Beyond Displacement: Understanding the Intersection of Cultural Variables on Mental Health Service Utilization among Newcomers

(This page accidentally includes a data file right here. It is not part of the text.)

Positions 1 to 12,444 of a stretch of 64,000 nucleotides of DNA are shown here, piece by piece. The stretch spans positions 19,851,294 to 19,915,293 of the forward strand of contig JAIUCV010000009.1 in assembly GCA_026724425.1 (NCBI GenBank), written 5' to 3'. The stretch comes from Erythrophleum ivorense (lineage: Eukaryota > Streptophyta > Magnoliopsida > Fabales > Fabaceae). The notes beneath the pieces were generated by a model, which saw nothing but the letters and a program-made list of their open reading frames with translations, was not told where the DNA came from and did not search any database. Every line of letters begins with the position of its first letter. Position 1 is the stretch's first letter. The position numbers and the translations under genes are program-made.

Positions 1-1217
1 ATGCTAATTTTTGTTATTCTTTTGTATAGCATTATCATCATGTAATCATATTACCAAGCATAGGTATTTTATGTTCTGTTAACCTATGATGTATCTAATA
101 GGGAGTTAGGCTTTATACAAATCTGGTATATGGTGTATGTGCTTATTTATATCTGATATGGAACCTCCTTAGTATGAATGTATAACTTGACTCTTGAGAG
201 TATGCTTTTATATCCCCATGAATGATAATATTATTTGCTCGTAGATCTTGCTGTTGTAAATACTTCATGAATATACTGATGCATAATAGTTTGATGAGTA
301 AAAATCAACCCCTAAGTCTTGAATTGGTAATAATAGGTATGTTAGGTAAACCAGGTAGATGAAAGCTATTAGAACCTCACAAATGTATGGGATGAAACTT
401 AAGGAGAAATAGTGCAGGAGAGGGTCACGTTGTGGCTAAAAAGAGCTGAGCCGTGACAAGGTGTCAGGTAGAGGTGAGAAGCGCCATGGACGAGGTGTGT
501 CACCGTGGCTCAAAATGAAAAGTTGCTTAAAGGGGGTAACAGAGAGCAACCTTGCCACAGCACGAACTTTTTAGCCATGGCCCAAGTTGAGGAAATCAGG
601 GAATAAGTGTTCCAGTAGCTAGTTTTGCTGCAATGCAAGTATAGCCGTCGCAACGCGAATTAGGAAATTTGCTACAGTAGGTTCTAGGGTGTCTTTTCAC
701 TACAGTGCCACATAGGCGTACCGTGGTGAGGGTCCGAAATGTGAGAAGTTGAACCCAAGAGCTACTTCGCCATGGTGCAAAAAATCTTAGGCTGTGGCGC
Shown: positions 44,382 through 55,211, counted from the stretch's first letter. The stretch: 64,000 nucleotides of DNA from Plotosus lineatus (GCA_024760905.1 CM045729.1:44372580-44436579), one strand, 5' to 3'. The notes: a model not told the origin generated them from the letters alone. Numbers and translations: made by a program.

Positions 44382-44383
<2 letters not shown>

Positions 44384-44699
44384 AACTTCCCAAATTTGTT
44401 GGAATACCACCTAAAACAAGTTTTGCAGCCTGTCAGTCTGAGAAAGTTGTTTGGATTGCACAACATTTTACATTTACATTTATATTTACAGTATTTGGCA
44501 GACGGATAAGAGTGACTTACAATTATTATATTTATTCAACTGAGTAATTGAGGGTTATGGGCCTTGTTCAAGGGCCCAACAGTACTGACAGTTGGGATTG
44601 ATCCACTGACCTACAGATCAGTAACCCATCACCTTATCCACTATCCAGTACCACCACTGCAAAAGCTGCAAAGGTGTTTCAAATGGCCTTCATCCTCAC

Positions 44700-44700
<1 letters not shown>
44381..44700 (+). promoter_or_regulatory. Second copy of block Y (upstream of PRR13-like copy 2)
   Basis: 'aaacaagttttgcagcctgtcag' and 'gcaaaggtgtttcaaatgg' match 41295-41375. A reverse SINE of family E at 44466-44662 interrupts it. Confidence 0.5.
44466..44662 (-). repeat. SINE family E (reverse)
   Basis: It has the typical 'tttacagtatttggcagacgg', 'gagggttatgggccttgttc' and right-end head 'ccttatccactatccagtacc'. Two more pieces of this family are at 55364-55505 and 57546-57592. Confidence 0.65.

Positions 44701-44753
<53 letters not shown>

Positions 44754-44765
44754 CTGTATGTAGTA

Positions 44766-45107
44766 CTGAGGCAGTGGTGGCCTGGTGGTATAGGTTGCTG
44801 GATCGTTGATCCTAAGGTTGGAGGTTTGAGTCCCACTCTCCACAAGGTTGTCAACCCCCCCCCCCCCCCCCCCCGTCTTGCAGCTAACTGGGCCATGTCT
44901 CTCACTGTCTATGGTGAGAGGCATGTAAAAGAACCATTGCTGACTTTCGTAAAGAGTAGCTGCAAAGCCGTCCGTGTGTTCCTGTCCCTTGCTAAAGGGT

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Existing literature regarding mental health and mental health service access reveals disparities between the experiences of newcomers and their native-born counterparts. Previous studies have mainly focused on how the immigration process and displacement from one’s country of origin influence mental health. Comparatively, few researchers have explored the association between these contributing factors and culture in how immigrants and refugees understand their mental health and approach available services. The goal of this study was to understand newcomers’ perspectives on mental health service access and utilization in order to ultimately meet their mental health needs using a phenomenological approach to inquiry. Interviews and a focus group were conducted with 10 newcomers and 5 support staff at a newcomer community organization in the Greater Toronto Area. A thematic analysis of the narratives was used to identify themes among the data. Findings from interviews with newcomers revealed the following themes: (1) perceptions of mental health challenges are influenced by internal and external pressures, (2) cultural beliefs influence if and when newcomers seek medical intervention, and (3) expectations and experiences of accessing services within the Canadian healthcare system. Additionally, findings from the support staff focus group revealed the following themes: (1) the influence of undocumented status and financial difficulties on newcomers’ mental health challenges, (2) tension between newcomers’ openness with mental health challenges and stigmatization from others in their cultural communities, and (3) barriers and facilitators associated with help-seeking and mental health service utilization. The dissemination of these findings for restructuring current mental health services and providing efficient and effective support for this vulnerable population is discussed.